Preparing the Researchers of Tomorrow
This summer, the UCF College of Graduate Studies initiated a new program which offers participants an immersive research experience, networking opportunities, and workshops to help them prepare for graduate education. Seven outstanding undergraduate students from around the country were selected for the Preparing Future Researchers program and paired with a UCF faculty member in their discipline to conduct research on a topic of mutual interest. From solar cells to predicting crime, the research undertaken by the teams this summer promises to be both exciting and beneficial for all involved.
The students will work with a faculty and graduate mentor for approximately 40 hours of research each week during the nine-week program. In addition to the invaluable research experience, they also receive a stipend, housing accommodations and travel reimbursement. The social and networking events will also afford them the opportunity to engage in UCF’s graduate community of scholars and make connections with key faculty in their discipline. At the conclusion of the program, participants will have completed a draft of an external funding proposal and graduate application materials. They will also have gained experience presenting their research in a poster presentation as the culminating event of the summer program.
In the program’s inaugural year, research groups were selected in Chemistry (Stephen Kuebler, PhD), Criminal Justice (Hugh Potter, PhD, Gail Humiston, PhD, and William Moreto, PhD), Mechanical and Aerospace Engineering (Ali Gordon, PhD and Seetha Raghavan, PhD), Optics and Photonics (Winston Schoenfeld, PhD), and Security Studies (Thomas Dolan, PhD). These areas were chosen because they highlight the strengths that differentiate UCF’s graduate programs. Additionally, graduate student mentors from each group were chosen to be the primary liaison for the student; training them in research skills as well as exposing them to the graduate school experience. To prepare for this experience the graduate students completed a mentor training session and will complete workshops throughout the summer focusing on communication and other key skills to be a successful mentor.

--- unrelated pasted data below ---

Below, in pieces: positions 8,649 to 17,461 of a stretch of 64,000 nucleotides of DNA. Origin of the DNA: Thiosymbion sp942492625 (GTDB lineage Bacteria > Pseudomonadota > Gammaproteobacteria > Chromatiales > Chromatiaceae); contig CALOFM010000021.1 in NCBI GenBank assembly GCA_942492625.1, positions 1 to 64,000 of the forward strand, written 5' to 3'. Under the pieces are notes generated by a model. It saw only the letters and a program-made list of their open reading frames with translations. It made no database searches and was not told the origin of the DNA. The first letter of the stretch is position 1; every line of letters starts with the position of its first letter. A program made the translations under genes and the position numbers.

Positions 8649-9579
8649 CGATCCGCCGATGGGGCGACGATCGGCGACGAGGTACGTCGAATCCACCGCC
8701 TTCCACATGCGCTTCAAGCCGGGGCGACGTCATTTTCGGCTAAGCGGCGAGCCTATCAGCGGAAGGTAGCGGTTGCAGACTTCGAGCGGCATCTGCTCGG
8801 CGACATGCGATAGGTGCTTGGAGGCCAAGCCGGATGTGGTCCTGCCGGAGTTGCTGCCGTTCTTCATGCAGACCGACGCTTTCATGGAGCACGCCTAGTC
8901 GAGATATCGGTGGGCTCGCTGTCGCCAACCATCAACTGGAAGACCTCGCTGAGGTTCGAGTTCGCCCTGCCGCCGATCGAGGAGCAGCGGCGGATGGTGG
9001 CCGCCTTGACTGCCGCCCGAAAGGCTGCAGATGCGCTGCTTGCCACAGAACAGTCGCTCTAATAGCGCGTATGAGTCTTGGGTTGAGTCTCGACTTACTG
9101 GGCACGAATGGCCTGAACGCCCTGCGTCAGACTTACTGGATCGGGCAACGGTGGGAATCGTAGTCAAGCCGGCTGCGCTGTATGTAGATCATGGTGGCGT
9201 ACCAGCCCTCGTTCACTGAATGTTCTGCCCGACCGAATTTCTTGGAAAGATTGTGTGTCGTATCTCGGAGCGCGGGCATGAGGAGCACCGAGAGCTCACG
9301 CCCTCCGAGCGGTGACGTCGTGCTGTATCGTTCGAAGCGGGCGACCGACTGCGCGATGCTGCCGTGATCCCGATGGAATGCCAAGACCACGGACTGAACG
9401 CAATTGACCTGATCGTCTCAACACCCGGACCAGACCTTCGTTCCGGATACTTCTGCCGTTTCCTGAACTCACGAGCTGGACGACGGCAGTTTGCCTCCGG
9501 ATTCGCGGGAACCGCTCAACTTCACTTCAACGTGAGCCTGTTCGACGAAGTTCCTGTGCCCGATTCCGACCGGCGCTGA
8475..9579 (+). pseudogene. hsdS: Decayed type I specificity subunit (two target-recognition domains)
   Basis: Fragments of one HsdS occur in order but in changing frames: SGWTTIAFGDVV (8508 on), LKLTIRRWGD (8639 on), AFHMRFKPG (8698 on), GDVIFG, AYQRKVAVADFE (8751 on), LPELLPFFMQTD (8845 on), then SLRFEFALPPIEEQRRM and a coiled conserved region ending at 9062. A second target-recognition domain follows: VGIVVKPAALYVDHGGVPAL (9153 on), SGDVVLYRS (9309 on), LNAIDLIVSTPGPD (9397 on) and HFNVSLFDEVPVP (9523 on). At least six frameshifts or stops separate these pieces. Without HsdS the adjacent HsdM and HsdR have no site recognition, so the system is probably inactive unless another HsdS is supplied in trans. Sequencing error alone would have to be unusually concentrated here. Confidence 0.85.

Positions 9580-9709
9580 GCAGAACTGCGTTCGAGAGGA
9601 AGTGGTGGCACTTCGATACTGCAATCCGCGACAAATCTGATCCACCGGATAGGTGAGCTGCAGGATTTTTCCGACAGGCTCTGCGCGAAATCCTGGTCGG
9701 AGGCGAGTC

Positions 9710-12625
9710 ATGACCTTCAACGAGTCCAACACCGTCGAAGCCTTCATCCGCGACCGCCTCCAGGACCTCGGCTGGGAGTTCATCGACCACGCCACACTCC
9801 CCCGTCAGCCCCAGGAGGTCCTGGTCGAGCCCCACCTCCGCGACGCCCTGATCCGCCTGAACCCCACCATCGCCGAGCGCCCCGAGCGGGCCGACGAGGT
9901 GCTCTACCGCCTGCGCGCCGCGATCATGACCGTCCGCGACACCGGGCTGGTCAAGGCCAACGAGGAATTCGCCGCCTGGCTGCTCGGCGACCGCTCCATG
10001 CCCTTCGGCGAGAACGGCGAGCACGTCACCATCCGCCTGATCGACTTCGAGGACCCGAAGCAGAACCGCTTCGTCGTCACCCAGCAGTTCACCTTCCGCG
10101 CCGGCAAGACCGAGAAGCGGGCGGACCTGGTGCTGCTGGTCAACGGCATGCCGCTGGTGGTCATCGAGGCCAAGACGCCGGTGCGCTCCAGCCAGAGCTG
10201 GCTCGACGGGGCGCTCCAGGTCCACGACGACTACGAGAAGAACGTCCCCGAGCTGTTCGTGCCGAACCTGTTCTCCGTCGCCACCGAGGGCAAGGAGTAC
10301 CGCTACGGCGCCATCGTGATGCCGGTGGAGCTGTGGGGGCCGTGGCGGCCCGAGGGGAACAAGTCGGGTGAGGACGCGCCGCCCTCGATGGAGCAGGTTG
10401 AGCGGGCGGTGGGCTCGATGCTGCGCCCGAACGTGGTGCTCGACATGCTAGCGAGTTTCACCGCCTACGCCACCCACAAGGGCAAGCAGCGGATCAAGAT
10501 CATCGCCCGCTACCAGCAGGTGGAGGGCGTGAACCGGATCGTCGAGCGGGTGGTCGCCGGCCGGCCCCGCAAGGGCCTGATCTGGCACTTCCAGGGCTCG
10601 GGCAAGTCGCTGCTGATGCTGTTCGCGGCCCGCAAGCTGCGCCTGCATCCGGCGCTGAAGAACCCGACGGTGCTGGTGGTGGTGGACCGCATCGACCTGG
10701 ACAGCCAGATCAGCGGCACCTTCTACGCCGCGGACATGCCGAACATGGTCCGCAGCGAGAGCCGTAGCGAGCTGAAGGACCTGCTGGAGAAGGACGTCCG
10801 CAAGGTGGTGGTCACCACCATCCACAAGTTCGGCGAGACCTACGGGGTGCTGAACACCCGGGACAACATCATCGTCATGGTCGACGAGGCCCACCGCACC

The benefits of this program extend far beyond the seven students selected. In its first year, the program received almost 50 applications from over 30 institutions. This exposure has an immeasurable impact on the recognition of UCF as a key institution of graduate study and highlights our commitment to recruiting the best and brightest graduate applicants. Additionally, by offering community and training to current graduate students their own educational experience is enriched. While this program is only in its inaugural year, it promises to impact many current and potential future UCF students and supports one of our key university goals to achieve prominence in key programs of graduate study and research. For more information about the Preparing Future Researchers program email [email protected].
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